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Saturday, 21 April, 2001, 06:47 GMT 07:47 UK
Presents fit for a Queen
HM Queen
What to buy for the woman who has everything...?
The Queen will today be opening the cards and presents from loyal subjects and admirers around the world, sent to celebrate her 75th birthday. But what to send the monarch who has everything? Chris Horrie has some thoughts.

Judging by the private gifts the Royal Family exchange at Christmas, they have remarkably humble tastes.

Favourite presents in the past have included a washing-up apron and a casserole dish presented to the Queen by her sons and daughters.


Practical... The Queen prefers practical prezzies like casserole pots
Prince Charles, meanwhile, was once presented with a doormat by Princess Anne.

But from the lavishness of the gifts the family receive from other people, their simple tastes might be understandable.

The Queen is showered with presents from potentates during state visits. Recent gifts have included a scale model of the Indonesian royal palace wrought from solid silver and the ultimate in tasteful sheik chic - a solid gold pinafore.

During her trip to Australia last year the Queen was given masses of presents from the public including silk scarfs, packets of biscuits, boxes of chocolates, various "aborginal artefacts", sculptures, an Emu egg and - likely to be a great favourite - a corgi dog screen saver for the royal PC.

No Offence

Keeping track of all the formal gifts can be a problem. Officials have the onerous task of logging each present and making sure that - no matter how hideous - it is on display in the event of a return visit to Buckingham Palace by the gift-giver.

Another difficulty for the Queen is choosing an appropriate gift to give in exchange, bearing in mind the need to avoid "gift-inflation" and risking financial headaches as monarchs around the world compete to provide the most impressive gift.

According to the palace the Queen has become very expert at avoiding this, and chooses the gifts herself. One stand-by is a vast stock of Shetland scarves and wooden trinket boxes made by her nephew, Lord Linley.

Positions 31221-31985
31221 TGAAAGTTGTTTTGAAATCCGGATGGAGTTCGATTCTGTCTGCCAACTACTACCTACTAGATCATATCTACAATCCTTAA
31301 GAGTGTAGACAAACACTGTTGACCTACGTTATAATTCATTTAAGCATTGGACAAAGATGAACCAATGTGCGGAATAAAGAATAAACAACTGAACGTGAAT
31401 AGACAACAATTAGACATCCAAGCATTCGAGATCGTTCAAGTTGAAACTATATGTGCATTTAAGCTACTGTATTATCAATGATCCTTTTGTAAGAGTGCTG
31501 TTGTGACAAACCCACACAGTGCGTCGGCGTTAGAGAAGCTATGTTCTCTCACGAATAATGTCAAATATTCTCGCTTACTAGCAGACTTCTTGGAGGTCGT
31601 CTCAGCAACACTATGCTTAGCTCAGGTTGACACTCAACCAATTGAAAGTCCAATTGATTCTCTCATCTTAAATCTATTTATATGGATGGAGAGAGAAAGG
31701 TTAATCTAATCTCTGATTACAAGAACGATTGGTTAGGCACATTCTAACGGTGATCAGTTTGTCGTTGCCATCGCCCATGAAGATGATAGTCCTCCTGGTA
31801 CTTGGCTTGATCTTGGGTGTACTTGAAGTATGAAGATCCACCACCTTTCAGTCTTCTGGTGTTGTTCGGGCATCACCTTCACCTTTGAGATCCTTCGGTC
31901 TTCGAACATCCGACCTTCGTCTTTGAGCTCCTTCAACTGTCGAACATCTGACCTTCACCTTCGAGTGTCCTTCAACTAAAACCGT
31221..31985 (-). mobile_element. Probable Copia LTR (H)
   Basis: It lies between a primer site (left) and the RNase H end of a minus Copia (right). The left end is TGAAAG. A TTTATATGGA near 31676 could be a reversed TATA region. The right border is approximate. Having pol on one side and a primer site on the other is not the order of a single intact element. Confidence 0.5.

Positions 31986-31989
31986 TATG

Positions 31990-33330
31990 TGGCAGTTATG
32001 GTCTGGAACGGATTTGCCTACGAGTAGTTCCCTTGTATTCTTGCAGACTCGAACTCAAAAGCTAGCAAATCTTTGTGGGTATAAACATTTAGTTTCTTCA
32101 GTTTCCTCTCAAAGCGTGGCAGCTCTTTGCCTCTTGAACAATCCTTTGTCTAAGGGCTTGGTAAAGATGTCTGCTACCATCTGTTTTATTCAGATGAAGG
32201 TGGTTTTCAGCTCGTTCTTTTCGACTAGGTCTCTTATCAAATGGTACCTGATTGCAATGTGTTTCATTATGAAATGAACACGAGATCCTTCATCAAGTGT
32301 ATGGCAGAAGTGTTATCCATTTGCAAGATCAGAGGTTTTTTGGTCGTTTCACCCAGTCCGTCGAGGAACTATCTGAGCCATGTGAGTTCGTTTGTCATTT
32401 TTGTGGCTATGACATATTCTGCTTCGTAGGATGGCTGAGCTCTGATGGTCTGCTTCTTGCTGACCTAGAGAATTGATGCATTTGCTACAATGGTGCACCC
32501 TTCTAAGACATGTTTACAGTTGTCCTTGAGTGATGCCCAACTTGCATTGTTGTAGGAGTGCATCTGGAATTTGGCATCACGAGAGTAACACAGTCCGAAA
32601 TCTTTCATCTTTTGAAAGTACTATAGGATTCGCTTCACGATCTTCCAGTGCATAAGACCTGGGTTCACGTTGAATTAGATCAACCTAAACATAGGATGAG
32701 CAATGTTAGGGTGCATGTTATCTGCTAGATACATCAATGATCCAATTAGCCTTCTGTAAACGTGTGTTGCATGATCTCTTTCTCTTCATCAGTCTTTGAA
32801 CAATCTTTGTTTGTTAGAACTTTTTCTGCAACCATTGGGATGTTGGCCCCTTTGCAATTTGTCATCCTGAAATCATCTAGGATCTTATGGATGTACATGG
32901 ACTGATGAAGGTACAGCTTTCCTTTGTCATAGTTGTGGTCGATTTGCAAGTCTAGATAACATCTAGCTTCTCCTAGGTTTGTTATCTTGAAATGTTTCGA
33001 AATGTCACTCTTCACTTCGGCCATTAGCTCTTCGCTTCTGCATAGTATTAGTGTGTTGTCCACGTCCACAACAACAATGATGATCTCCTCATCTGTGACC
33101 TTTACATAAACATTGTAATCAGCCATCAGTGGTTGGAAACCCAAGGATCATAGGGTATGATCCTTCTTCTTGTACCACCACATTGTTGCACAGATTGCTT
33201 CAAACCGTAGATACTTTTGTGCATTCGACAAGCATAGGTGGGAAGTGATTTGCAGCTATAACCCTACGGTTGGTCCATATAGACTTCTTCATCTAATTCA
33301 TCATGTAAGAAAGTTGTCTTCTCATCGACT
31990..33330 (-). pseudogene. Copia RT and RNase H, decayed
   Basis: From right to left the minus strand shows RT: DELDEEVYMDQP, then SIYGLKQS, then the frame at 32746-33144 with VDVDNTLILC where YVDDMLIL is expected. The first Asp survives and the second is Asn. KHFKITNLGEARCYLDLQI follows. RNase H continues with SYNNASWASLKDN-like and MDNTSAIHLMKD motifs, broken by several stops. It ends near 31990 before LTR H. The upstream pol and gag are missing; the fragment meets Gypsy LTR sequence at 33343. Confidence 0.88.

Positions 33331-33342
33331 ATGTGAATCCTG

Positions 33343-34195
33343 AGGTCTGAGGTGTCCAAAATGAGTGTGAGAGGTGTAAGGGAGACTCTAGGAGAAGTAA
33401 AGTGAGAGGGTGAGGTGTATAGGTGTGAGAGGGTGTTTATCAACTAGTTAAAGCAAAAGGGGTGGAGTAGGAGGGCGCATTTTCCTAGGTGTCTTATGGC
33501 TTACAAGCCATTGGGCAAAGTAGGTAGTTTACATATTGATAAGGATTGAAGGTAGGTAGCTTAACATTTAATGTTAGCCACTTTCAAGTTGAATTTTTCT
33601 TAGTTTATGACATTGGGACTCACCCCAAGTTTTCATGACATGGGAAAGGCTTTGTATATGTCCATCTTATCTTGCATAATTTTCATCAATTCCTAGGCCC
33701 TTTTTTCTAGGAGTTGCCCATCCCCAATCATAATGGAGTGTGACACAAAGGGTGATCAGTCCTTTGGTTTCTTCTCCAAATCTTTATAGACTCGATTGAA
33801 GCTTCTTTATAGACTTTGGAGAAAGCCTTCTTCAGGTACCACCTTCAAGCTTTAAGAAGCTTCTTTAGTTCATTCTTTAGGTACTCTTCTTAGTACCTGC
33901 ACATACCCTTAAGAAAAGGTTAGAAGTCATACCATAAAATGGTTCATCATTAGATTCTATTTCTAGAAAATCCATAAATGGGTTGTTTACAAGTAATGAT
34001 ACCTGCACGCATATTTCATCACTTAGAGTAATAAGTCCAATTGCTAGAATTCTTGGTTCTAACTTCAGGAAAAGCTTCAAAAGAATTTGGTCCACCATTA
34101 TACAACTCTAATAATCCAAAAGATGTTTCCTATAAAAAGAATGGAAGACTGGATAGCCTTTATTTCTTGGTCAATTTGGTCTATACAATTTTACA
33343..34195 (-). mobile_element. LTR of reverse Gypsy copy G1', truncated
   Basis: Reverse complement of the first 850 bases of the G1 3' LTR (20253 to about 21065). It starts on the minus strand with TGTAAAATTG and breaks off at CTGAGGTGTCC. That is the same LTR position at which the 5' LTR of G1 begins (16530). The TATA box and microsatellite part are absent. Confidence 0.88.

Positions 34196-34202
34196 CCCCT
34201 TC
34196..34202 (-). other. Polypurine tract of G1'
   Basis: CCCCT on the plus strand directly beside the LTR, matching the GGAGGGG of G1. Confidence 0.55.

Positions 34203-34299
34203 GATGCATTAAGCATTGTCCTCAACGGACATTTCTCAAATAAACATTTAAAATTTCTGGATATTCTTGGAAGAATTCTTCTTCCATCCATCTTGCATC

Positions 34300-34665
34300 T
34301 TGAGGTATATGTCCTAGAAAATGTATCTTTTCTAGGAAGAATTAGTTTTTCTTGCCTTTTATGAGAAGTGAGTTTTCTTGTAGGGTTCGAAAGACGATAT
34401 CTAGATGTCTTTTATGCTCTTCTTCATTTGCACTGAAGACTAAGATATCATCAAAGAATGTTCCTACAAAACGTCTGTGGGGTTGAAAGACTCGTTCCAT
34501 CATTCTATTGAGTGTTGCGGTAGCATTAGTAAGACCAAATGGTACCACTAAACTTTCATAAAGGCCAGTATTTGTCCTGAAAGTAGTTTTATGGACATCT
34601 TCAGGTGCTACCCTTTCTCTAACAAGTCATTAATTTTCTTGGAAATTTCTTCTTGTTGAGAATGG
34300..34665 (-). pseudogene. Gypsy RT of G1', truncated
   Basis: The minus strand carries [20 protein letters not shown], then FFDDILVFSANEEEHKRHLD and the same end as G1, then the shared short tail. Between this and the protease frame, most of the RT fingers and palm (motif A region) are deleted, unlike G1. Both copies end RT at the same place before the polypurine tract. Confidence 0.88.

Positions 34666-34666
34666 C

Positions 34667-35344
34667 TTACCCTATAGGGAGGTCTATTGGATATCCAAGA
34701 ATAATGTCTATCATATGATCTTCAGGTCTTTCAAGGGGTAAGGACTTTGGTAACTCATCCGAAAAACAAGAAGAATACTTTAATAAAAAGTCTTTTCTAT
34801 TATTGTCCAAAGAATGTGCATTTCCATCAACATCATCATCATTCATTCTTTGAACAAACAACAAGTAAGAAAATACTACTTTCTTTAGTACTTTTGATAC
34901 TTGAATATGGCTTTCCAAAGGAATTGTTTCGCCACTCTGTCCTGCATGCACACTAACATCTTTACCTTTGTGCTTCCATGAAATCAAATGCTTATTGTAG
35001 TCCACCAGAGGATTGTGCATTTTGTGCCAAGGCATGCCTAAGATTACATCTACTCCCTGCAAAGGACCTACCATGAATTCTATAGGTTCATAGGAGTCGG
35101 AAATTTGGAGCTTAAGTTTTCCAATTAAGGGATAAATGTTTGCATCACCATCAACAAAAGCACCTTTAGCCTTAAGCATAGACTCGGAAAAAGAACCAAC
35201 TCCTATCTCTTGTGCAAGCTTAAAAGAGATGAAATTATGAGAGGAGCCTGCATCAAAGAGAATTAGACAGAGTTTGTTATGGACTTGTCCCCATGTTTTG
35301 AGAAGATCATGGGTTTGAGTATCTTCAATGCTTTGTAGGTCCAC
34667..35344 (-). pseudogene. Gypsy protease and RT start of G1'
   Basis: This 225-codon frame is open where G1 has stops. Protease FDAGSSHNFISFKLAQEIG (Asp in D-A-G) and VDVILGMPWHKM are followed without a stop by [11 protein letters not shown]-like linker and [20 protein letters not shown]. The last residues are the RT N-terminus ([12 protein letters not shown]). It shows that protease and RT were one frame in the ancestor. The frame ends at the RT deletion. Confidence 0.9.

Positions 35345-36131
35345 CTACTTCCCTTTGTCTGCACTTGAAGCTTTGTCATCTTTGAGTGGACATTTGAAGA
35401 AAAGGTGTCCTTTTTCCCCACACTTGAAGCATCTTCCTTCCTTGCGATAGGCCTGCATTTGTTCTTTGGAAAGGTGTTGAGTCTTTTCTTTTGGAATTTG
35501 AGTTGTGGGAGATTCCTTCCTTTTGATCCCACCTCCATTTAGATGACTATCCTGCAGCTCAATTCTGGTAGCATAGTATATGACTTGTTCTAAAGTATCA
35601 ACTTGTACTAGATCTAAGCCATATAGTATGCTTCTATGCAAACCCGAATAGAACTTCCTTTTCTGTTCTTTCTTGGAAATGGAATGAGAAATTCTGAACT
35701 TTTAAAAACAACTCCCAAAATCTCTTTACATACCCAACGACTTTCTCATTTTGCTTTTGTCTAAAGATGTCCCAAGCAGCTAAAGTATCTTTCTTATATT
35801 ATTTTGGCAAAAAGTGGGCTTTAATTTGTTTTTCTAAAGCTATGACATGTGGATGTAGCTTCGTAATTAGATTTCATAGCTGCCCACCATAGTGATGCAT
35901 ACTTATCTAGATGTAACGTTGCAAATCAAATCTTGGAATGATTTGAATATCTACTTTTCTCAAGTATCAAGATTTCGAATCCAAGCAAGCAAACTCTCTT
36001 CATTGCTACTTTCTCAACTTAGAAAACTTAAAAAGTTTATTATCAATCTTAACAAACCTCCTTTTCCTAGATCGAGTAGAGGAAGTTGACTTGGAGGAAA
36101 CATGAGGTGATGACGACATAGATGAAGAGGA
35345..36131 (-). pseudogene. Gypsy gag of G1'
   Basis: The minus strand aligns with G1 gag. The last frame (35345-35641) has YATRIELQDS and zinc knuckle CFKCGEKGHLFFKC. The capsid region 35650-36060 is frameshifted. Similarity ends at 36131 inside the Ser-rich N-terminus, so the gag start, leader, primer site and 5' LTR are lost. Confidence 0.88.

Linley
Boxing clever... Viscount Linley supplies the Queen with gift boxes
Rulers' Swap Shop

Still, nobody is perfect. She once gave the King of Nepal a hi-fi system without realising that the country had no electricity supply at the time.

Prince Charles offered one of his own watercolour paintings after being given an 80,000 Aston Martin by a Arab prince. (He was also once given a speed boat by Imelda Marcos, which he gave to charity).

Say it with Flowers

Flowers are a traditional birthday offering. But the Queen gets more than her fair share and many end up being forwarded to hospitals.

And although the Queen is famously keen on dogs and horses, giving live pets as presents is not a good idea.


Its a snip... the ideal surprise present
In recent years she has received a veritable zooful of creatures (which is where they end up - London Zoo) including a white bull (from King Goodwill of the Zulus, 1995) and four Arab horses (from King Hassan of Morrocco, 1996).

Buckingham Palace says the Queen has received a "large number of other interesting animals" over the years including tortoises, beavers, oncas, sloths and an elephant called Jumbo, a gift from the President of Cameroon.

Other members of the Royal family have received on the Queen's behalf pygmy hippopotami, grisly bears and baby crocodiles.

Earlier this year Prince Charles was offered a hive of live bees during a tour of Slovenia, but had to turn down the gift because of UK quarantine laws. On the Queen's behalf he accepted a "traditional Slovenian stick" instead.

"Nowadays," the palace says, "the Queen rarely accepts gifts of live animals".

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